Ellen Kelly, photographed in 1911 at age seventy-nine, with two of her grand-daughters, Lil and Alice Knight, daughters of Ellen junior. This amazing woman would live a further fourteen years and witness the birth of the motor car in Australia as well as listen to the horror stories from grandsons who survived the front lines of World War One.

Ned Kelly's mother, Ellen, aged with two of her grandchildren.

Steve Hart, Dan Kelly’s mate, was nineteen when he was declared an outlaw. A sometime jockey, Steve was the son of a respectable Wangaratta family.

Steve Hart, Dan Kelly’s mate, was nineteen when he was declared an outlaw. A sometime jockey, Steve was the son of a respectable Wangaratta family.

Circulated throughout Victoria and the Riverina district of New South Wales, petitioners for Ned’s reprieve signed forms like this. When the petition was presented to Parliament, more than 32,000 men, women and children had signed. Another 28,000 signatures are said to have been collected by the day of Ned’s execution. The Victorian Government attempted to discredit the sheer volume of signatures by labelling the participants as undesirables made up of ruffians and the dregs of society.

The Edward (Ned) Kelly and Related Papers as found in the Public Record Office Victoria

Ned Kelly

~ The last photos of Ned Kelly were taken by the official Melbourne Gaol photographer, Charles Nettleton on November the day before Ned’s execution. In this full-length study, Ned holds the cord attached to his leg irons to disguise the witherin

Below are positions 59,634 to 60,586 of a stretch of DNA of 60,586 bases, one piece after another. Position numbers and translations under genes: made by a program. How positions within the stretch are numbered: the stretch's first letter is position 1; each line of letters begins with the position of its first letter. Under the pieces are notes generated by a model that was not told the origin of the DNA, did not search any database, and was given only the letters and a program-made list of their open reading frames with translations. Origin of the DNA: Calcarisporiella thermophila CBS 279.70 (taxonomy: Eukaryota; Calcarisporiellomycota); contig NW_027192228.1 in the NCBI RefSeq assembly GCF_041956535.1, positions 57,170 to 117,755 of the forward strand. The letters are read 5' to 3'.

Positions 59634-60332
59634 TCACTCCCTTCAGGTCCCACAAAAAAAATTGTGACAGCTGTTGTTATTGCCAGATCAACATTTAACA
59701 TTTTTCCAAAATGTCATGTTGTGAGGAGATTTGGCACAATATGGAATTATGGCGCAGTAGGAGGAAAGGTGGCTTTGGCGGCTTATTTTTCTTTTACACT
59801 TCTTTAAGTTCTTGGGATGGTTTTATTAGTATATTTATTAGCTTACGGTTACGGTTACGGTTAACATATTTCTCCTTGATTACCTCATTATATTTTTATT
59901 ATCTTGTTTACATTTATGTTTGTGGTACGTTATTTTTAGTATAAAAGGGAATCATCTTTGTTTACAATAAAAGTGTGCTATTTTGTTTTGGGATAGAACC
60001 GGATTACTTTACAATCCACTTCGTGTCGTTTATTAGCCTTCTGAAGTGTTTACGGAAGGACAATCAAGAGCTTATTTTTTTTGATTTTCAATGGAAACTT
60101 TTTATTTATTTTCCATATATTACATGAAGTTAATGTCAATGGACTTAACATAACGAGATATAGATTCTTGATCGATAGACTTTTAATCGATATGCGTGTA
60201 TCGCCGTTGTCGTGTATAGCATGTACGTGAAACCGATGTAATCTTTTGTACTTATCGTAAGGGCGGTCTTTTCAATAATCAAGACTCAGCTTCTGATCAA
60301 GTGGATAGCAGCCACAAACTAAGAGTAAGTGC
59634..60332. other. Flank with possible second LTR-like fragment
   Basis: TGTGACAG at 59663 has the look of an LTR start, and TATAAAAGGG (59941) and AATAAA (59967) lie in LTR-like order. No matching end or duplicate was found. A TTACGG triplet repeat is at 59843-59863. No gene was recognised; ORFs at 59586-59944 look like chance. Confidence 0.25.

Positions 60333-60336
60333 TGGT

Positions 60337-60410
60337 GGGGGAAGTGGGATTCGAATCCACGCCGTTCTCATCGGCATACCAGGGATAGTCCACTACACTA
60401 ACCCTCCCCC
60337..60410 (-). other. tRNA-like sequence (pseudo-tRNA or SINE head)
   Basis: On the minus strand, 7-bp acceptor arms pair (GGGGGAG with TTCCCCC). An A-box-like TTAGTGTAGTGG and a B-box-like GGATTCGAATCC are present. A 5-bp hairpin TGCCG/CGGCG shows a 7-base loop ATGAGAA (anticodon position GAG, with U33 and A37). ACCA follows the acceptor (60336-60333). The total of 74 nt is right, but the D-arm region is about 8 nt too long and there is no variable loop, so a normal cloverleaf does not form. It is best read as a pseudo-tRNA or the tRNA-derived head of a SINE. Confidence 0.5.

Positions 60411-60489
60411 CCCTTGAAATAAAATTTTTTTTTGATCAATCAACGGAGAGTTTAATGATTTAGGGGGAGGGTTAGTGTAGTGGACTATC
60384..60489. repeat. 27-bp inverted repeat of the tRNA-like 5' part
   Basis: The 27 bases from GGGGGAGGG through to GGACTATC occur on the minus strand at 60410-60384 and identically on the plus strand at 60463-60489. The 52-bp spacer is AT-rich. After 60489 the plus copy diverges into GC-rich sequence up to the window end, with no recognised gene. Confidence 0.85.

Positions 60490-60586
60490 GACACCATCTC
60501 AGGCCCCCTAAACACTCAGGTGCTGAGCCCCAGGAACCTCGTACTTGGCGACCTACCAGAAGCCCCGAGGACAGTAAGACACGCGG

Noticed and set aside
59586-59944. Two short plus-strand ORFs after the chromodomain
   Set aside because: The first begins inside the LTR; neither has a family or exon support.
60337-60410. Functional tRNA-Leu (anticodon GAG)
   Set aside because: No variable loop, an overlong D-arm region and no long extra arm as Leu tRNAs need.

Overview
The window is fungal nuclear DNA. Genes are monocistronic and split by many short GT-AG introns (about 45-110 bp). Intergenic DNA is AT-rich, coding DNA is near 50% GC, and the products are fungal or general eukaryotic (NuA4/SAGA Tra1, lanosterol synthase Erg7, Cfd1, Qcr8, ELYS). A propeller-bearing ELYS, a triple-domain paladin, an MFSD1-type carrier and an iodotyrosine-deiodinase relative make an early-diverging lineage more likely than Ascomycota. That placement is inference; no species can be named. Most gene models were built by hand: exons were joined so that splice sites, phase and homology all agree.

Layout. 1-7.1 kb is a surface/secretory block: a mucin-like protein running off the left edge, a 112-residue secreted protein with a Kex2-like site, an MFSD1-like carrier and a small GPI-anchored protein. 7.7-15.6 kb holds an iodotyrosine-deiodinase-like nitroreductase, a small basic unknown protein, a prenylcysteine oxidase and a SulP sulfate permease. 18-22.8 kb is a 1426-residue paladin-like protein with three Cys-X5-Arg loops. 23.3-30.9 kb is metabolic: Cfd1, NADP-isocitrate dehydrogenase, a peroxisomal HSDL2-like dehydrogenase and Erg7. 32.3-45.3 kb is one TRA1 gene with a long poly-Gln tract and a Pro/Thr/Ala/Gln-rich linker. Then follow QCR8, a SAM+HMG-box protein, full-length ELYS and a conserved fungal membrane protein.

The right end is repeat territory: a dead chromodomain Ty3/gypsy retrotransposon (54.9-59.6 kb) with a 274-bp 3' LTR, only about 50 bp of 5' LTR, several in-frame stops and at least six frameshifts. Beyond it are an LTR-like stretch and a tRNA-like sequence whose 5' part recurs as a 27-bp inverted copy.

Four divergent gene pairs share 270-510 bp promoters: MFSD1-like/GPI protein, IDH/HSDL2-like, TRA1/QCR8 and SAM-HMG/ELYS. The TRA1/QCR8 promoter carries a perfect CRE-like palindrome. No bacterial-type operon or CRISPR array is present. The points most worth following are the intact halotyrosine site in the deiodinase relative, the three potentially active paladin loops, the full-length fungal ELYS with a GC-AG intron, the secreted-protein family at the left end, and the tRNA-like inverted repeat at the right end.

A skull labelled as Ned Kelly’s was ‘taken’ from the Old Melbourne Gaol in 1978. A prominent Melbourne accountant claims the actual skull was swapped over in the late 1960s with one from India.

A skull labelled as Ned Kelly’s was ‘taken’ from the Old Melbourne Gaol in A prominent Melbourne accountant claims the actual skull was swapped over in the late with one from India.

Bushrangers - A History of Australia's Outlaws | Books | ABC Shop

Armour worn by Ned Kelly, State Library of Victoria

June 28, 1880: Bushranger Ned Kelly captured. When the Australian outlaw and his cohorts were cornered, they decided to create their own armor. They believed they were impervious to bullets, but they weren't. In Ned's case, he couldn't even raise his arms to aim his gun, but could only hold it at arms length and fire randomly. He was the only member of the gang to live to stand trial.

Ned Kelly Captured, 1880 Ned Kelly, 1880 The Kelly family had been in trouble with the law since long before Ned was born.

Australia: Behind the prison bars - Ned #Kelly was hanged at the Old #Melbourne Gaol. They are the strong walls that once held convicts, #bushrangers & 20th-century mass murderers, where #inmates dreaded the sound of the heavy door banging shut behind them. But, now decommissioned, these Australian #gaols have become a #tourist drawcard & curious souls are clamouring to see within | New Zealand Herald

They are the strong walls that once held convicts, bushrangers and mass murderers, where inmates dreaded the sound of the heavy door banging shut behind them. But, now - New Zealand Herald

Ned Kelly, aged 16, at the Old Melbourne Gaol. A poignant 133-year-old letter has revealed details of his last stand

Witness to death of Ned Kelly reveals details of last stand in letter

Ned Kelly, aged at the Old Melbourne Gaol. A poignant letter has revealed details of his last stand

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